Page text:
My work always starts with the human body as I see this as both our touchpoint to the world around us and the vessel that carries our minds around.  My interest in the figure is always rooted in my own present and a questioning of life and society experienced around me.  Currently we are bombarded with imagery, simulacrum, different ways of experiencing life in the virtual and the real and I try to question that status quo within my painting. Most recently this has centred in a questioning about the effects of the lockdowns due to the Covid 19 pandemic.  I have been thinking about figures bound into certain spaces, pushed together or perhaps pulled apart both physically and mentally.  Lockdown has been a place of safety, privacy and solitude for some, but a place of danger and destruction for others and I have been considering that as I have painted through some of these ideas.  In the space of a year our attitudes to certain objects or habits have completely changed and that has fascinated me.  

In terms of practice I am experimental and playful, I allow the making to lead me, even if at times that seems uncomfortable.  As a result of that the aesthetic is malleable and my pallette also changes, but there is a thread that runs from one painting to the next.  All my work is underpinned by drawing, which I do daily, sketching the people around me from life or ideas that pop into my head.  I always carry a sketchbook and watercolour pencils with me, I feel bereft without them.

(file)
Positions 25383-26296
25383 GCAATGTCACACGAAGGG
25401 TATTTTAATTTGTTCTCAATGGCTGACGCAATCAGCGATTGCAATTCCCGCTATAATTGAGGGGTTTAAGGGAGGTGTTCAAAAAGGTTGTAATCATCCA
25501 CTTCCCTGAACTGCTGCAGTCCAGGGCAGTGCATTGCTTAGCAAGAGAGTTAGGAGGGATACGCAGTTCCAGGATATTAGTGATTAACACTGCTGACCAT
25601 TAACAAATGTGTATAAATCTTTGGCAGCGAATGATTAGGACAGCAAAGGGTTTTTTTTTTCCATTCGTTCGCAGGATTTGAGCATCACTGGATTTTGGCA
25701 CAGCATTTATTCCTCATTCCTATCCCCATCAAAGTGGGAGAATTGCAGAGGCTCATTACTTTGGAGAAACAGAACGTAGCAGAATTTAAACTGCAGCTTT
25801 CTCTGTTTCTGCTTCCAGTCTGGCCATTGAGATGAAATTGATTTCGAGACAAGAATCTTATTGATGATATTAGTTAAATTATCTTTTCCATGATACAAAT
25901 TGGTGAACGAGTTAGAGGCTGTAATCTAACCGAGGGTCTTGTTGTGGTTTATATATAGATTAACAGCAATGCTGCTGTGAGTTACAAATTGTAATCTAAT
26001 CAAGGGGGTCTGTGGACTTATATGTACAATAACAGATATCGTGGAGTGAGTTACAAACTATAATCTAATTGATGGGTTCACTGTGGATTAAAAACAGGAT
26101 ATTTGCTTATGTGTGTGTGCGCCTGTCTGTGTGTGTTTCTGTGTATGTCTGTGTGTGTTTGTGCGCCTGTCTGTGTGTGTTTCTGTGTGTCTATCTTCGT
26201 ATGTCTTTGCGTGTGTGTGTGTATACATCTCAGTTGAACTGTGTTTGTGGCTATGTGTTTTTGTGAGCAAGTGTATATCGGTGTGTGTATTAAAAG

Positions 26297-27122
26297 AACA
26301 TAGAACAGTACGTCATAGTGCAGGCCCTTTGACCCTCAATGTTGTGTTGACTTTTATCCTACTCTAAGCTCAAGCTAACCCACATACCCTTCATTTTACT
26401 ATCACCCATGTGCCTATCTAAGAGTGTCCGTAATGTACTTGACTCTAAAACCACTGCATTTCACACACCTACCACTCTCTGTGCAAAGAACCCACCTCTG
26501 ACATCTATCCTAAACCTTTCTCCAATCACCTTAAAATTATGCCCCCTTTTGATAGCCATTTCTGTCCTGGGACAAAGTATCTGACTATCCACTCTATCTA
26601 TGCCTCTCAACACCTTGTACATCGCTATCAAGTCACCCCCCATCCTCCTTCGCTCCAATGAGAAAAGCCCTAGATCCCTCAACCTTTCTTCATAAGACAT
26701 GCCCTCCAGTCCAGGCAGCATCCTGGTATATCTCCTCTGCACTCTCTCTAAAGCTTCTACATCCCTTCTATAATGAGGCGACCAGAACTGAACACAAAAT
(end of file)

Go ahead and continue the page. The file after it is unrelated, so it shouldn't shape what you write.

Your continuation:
Who and what are your greatest influences?

I’m like a magpie when it comes to artistic influences, I find something to inspire me in almost every show I go to and have a bookcase crammed with other artists’ catalogues and tomes.  Some of my favourites right now are Christina Quarles, I love her figures and the way she thinks about identity and the sense of looking at the body from both the inside and outside.  Dana Schutz, the compositions and crazy scenarios her paintings conjur up are brilliant.  Michael Armitage, David Salle, Paula Rego, Carlos Quintana, Njideka Akunyili Crosby, George Condo…I could write pages of artists’ names so I’d better stop.  Another huge art love is Venice, I haven’t been many times but I have been so captivated when I have.  I could camp out in Madonna dell’orto and look at Tintoretto’s Presentation of the Virgin… which is saying something as I’m not a keen camper!

An unexpected source of inspiration?

I find Instagram a big source of inspiration as I follow so many great artists and love getting to see their work in progress and behind the scenes…their sketchbooks or thoughts…the bits you never see in the gallery shows.  The ability to have conversations with other artists around the world or see into studios as work is being made, creates a sense of community and a feeling of being part of the wider art world even when you are sitting painting in your own studio alone.  It’s a very different type of inspiration from the one that you get from seeing art in real life hanging in a gallery or museum, but I find it really important as well.